how the paranoyds are changing los angeles garage punk

Mega model Staz Lindes' buzzy four-piece is creating the LA DIY scene's most richly layered punk sounds of the moment. We talk touring with DIIV and playing Rihanna covers at a high school car wash.

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Jun 22 2016, 3:20pm

A giant orange sun is slowly setting as The Paranoyds begin soundcheck on Avenue A. It's the second Friday in June — summer is just starting, but the LA foursome is winding down, having spent the last month gigging across the country as the opening act on DIIV's North American tour. I meet the gang when the light is still long, a few hours before they take the stage at East Village gutter punk staple Berlin (a raucous bash Hedi Slimane will swing by later to photograph). We set out for a nearby Thai place where Paranoyds frontwoman Staz Lindes has made a reservation. As we weave along East 3rd Street, Lindes and Lexi Funston (the band's bassist, guitarist, and co-vocalist) spot one of the Wolfpack brothers, who's now sporting a faithful 80s hair metal look. When a van nearly mows drummer David Ruiz down in the middle of Second Avenue, Lindes, Funston, and keyboardist Laila Hashemi erupt with howls. "You missed it, man!" Funston and Hashemi chide from across the street, nearly in unison. "That was his 'I'M WALKIN HERE' moment," Lindes explains, still laughing.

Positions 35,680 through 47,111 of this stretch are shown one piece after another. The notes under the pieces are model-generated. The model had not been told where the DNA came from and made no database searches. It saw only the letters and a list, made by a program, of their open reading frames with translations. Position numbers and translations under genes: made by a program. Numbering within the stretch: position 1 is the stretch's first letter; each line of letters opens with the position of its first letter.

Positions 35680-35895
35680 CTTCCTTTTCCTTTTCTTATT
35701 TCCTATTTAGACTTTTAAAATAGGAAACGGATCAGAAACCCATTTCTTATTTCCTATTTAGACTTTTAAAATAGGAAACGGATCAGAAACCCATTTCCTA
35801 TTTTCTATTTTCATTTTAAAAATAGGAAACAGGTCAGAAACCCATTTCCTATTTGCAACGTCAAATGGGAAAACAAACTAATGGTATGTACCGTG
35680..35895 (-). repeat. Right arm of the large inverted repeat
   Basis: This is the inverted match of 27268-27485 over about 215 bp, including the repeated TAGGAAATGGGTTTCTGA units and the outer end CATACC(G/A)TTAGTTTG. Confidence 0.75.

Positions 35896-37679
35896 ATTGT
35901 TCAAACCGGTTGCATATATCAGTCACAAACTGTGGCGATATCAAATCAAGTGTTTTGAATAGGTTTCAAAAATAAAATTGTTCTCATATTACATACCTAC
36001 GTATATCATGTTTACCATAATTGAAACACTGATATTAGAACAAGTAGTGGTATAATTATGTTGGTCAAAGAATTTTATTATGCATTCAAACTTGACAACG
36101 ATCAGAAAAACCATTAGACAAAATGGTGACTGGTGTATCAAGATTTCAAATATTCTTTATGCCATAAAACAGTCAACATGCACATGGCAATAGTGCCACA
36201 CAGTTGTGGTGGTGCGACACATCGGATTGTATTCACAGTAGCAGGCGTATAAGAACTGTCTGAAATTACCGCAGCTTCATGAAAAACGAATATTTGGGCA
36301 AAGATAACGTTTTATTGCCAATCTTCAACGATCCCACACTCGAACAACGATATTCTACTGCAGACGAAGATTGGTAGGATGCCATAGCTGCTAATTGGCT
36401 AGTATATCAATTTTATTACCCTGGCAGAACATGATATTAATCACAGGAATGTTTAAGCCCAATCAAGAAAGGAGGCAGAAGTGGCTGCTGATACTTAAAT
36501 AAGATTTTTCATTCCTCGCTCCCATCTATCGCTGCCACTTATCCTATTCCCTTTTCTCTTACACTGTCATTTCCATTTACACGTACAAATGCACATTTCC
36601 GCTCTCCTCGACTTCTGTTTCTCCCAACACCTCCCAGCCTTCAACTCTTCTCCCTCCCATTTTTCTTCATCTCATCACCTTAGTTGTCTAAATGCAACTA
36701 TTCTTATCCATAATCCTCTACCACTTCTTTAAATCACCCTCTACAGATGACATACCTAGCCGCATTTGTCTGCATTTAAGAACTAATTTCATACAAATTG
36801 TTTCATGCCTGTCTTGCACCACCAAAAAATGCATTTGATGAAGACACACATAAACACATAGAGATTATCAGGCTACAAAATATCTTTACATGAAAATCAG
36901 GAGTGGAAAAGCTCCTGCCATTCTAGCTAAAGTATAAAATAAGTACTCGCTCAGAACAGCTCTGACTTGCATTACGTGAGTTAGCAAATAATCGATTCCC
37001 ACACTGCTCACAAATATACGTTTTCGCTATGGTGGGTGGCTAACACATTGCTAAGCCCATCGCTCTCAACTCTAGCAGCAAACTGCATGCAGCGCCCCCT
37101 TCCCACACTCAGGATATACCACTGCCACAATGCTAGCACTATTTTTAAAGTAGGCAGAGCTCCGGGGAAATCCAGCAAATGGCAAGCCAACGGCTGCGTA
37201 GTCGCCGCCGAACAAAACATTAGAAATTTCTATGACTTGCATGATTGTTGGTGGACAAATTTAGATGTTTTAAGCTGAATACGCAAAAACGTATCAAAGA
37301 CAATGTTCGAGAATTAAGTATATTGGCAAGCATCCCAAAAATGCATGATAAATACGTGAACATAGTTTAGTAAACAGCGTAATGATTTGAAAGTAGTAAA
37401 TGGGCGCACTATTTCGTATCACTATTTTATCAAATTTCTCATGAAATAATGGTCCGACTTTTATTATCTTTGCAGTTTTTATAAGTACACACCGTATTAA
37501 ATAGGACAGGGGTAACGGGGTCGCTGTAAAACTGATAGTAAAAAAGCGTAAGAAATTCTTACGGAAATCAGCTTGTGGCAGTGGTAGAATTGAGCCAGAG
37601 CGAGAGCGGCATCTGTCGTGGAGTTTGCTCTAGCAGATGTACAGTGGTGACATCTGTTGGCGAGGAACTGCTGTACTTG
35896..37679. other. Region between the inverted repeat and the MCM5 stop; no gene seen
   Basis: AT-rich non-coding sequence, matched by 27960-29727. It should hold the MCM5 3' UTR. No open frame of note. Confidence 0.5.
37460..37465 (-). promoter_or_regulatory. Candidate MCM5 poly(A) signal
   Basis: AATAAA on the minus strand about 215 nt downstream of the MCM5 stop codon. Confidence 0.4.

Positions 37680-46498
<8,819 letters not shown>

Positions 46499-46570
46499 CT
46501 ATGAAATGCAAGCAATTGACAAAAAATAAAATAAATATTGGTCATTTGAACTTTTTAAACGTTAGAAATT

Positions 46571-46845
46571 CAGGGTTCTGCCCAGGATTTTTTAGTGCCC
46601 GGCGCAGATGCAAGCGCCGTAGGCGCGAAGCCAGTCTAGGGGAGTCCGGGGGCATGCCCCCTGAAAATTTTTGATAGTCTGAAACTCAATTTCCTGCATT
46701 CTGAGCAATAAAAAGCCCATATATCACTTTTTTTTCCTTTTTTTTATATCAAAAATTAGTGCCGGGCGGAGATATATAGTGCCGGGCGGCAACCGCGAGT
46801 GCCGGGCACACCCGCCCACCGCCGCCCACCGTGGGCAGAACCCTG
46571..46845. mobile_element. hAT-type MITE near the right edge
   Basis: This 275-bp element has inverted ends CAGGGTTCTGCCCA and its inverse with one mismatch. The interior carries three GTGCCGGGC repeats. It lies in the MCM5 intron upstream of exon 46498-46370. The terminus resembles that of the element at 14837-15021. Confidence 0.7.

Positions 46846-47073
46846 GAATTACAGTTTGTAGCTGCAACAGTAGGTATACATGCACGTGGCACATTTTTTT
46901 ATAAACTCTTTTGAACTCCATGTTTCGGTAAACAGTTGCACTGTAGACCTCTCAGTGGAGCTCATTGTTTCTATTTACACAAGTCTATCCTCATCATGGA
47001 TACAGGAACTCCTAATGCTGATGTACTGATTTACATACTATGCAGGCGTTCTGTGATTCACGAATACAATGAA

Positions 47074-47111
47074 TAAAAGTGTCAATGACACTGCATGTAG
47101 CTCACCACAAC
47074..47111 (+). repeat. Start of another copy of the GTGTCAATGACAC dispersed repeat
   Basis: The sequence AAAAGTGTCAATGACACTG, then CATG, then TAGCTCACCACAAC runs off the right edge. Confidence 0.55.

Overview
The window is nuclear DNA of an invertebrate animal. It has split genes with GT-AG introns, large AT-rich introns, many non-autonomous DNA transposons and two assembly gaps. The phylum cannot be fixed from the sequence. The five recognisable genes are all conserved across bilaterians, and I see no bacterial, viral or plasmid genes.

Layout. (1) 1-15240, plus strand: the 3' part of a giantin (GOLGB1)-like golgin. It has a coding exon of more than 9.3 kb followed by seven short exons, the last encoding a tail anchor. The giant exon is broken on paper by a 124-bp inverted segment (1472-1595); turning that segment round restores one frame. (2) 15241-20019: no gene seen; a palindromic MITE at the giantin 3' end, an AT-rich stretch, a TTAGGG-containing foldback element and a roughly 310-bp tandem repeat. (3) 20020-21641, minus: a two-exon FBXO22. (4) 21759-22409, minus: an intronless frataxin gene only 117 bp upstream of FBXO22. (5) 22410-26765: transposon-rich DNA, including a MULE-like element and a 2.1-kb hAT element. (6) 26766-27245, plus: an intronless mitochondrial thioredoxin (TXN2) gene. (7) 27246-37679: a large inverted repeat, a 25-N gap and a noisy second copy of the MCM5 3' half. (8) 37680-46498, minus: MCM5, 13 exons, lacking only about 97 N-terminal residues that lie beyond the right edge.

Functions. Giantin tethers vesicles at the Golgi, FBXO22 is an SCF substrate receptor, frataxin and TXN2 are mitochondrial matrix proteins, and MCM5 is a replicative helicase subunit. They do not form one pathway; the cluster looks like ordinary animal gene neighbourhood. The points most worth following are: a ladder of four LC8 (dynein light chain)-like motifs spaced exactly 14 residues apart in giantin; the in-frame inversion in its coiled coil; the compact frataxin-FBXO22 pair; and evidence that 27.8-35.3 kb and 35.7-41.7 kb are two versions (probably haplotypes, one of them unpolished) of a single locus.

This is sort of a perfect introduction to Planet Paranoyd. Its members are bound together by the intuitive telepathy and ceaseless laughs typically shared between siblings. They're curious, energetic, and open, but focused. Their music mines the best traditions of their native Southern California's raw garage rock; they dirty surf pop's reverb-soaked guitar licks and rumbling drum beats with sludgy, aggressive basslines. Hashemi's layered keyboard parts — which almost sound as though they've been lifted from the scores of early 60s cult horror films — add texture and uniqueness (her spooky solo on "Rat Boy," the opening track of the band's debut EP After You, is one of the record's high points). Another is The Paranoyds' chorus of three vocalists, who hit an insane sweet spot between the gritty spunk of Phil Spector girl groups and take-no-shit 70s punk.